By Sahrish Ali
“Social responsibility – this is, a personal investment in the well-being of others and of the planet – doesn’t just happen. It takes intention, attention, and time.” – Sheldon Berman
Individual Social Res-ponsibility is expressed as an interest towards what’s happening in the community, as well as active participation in solving some of the local problems. At Destination, we talked to people who are not only participating in socially responsible acts themselves, but are actually encouraging others to make it a lifestyle.
Faisal Sherraif – Social Change Maker
Faisal Sherraif is creating awareness through his many campaigns focusing on outlanders and the less privileged throughout the city.
“These campaigns are slowly changing my feel of responsibility towards my community. The Outlanders project impacted so many people. I receive random comments thanking me for changing the way outlanders are thought of in our community.”
Faisal spent quite a bit of time outside his home country and experienced firsthand how it feels to be an outlander. That’s what prompted him
to start campaigns in his own community.
Tell us about your campaigns.
I started with @outlanders_ksa a year ago, then came @alsoroor_ a couple of months later and the latest was @back2arabic a couple of months after that. I still feel Outlanders is the one that touched me most and still keeps influencing a lot of people, so most my efforts are on that project.
What can social influencers do?
Social influencers should start taking more action by supporting current campaigns. Instead of competing on who has the most successful campaign, we need to collaborate and get as many people and companies on board. You need to believe in your cause; opportunities find you while you are working. Consulting is always the best way to start anything in general whether it’s a business or social campaign. Get the right consultation and the right team if needed. Try to get a sponsor or a financial partner, take all the rights steps and hope for the best.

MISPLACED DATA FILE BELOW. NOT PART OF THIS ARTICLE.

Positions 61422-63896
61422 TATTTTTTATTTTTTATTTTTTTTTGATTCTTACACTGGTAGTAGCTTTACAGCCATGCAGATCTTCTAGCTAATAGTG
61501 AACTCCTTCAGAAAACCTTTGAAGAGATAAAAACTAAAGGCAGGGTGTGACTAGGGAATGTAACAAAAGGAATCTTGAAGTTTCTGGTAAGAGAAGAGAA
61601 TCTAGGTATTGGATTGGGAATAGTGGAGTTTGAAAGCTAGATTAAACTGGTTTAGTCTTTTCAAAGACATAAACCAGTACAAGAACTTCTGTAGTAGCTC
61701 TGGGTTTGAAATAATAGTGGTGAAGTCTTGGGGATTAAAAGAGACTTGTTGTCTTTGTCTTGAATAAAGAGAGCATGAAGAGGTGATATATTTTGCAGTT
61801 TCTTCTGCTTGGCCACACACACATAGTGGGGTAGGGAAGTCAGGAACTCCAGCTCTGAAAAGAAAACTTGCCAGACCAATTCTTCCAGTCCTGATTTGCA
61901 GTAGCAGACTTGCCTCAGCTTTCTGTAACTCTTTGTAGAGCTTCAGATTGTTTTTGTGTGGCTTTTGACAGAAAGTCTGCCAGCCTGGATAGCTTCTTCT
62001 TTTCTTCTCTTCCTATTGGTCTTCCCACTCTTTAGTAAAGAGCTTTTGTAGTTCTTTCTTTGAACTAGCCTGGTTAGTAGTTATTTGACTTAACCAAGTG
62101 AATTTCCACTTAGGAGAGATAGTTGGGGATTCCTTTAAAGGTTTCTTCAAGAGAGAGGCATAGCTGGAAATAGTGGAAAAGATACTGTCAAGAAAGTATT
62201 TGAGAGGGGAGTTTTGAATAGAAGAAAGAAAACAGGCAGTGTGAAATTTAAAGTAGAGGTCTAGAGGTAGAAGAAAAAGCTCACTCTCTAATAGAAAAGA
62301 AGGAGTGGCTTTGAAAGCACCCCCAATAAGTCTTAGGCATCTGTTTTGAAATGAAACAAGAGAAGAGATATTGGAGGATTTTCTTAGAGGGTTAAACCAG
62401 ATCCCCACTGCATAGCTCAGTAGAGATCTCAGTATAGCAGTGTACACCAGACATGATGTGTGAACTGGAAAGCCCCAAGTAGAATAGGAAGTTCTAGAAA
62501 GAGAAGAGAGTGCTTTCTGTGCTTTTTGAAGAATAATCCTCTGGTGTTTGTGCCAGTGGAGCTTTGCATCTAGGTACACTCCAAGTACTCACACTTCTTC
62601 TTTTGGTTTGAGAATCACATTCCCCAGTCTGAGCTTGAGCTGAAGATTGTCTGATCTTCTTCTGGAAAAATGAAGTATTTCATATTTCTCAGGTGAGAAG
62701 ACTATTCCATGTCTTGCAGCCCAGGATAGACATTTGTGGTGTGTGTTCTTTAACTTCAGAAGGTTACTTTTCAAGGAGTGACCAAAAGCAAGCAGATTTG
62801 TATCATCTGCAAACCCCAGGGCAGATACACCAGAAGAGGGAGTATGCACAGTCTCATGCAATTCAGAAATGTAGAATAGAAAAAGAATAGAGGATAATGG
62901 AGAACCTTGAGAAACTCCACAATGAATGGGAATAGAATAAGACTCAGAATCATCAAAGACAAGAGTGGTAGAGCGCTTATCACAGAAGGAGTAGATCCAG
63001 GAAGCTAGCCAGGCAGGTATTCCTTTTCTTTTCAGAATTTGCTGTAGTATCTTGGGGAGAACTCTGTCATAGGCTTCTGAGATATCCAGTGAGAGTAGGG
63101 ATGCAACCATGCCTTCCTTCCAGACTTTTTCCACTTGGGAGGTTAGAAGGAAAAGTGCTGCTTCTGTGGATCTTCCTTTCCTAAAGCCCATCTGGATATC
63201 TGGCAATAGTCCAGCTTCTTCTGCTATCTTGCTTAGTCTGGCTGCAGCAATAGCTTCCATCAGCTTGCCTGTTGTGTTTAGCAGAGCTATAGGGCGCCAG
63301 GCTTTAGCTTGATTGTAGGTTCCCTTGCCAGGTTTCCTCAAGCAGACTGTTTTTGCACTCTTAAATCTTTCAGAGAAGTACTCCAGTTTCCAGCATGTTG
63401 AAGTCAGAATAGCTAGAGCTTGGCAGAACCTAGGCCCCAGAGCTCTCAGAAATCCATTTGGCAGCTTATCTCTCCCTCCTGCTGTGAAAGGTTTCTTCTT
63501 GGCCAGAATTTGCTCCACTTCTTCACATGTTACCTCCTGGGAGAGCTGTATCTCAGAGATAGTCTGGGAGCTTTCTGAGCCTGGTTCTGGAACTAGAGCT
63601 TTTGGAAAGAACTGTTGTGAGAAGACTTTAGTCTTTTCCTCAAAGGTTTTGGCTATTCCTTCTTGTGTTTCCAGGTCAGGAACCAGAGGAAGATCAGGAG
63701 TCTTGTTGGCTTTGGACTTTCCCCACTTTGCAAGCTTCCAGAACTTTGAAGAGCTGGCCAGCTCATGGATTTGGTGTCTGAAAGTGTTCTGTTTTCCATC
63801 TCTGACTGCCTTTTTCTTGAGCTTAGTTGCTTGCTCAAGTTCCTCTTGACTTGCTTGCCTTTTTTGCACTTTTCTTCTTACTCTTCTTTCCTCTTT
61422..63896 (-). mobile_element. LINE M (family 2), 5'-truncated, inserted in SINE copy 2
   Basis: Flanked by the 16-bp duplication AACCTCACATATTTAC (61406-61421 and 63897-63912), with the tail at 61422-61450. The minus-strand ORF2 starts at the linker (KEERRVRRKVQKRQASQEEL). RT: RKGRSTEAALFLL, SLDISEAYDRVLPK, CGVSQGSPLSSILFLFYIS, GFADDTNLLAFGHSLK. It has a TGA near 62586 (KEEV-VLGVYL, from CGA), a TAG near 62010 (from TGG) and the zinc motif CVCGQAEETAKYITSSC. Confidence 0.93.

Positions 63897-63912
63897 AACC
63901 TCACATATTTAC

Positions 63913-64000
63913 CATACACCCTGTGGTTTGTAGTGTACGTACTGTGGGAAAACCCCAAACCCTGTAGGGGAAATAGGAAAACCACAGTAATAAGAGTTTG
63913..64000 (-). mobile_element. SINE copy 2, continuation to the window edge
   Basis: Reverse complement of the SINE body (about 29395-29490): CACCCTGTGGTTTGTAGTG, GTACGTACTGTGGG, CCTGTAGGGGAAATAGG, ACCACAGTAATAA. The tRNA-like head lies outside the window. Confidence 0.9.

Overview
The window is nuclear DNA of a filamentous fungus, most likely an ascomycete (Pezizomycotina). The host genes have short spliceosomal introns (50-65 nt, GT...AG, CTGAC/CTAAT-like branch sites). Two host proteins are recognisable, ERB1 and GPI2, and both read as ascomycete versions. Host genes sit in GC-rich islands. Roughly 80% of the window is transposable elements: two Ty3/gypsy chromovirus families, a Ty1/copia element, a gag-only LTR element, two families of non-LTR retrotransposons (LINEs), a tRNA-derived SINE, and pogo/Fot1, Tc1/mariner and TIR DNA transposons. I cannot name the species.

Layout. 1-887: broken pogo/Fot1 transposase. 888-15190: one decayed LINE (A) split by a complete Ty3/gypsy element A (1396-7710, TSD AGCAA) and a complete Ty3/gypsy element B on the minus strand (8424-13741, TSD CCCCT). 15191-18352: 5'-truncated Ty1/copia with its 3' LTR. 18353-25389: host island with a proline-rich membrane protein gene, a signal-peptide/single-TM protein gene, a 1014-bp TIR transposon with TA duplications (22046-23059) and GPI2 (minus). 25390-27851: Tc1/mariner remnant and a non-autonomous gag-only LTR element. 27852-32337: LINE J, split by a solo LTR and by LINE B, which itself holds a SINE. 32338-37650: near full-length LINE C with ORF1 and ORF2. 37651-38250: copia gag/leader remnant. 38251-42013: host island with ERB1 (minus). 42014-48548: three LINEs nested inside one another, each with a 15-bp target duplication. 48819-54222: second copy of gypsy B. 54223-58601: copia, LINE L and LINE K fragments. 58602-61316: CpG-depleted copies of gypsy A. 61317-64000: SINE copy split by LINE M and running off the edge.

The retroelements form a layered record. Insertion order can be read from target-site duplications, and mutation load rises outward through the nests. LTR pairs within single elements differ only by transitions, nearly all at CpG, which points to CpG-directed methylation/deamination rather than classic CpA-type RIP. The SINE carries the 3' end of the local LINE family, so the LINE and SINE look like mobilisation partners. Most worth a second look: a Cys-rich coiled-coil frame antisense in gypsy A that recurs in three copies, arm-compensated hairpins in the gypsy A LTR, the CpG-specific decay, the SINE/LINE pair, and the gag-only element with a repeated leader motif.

How did Outlanders start?
Outlanders started off with an Instagram account telling stories of outlanders in KSA. I was then contacted by MBC to be part of Laish-La TV show. They planned an amazing event together on May 14 last year and called it Labor Appreciation Day. During the event, people were invited to Red Sea Mall. They were asked to bring gifts along with them that they were to wrap on site and then give to outlanders in their households. The Eid Shirt project shortly followed and took place in Jeddah, Riyadh, Khobar and Bahrain. It was in collaboration with PaperMoon. People were asked to give new shirts at the branches, which were then gift wrapped by the company and delivered individually to outlanders in each city.
Ammar Aidarous Al Sabban Puppeteer / Creative Consultant
“My personal belief is that I need to be part of a solution that makes someone’s life better. We can’t really control the size of the impact; but we have to take initiatives and at least try.”
Tell us about some of your projects.
One of the first projects I worked on with one of my friends was Graphytes Design Lab, which is a creative solutions studio that made it an obligation to give top notch creative consultations and services to young startups and small local businesses for very little in return. Another project was Mekkanism, which is a training and development group that helps educational institutes and organizations develop sustainable and measurable growth.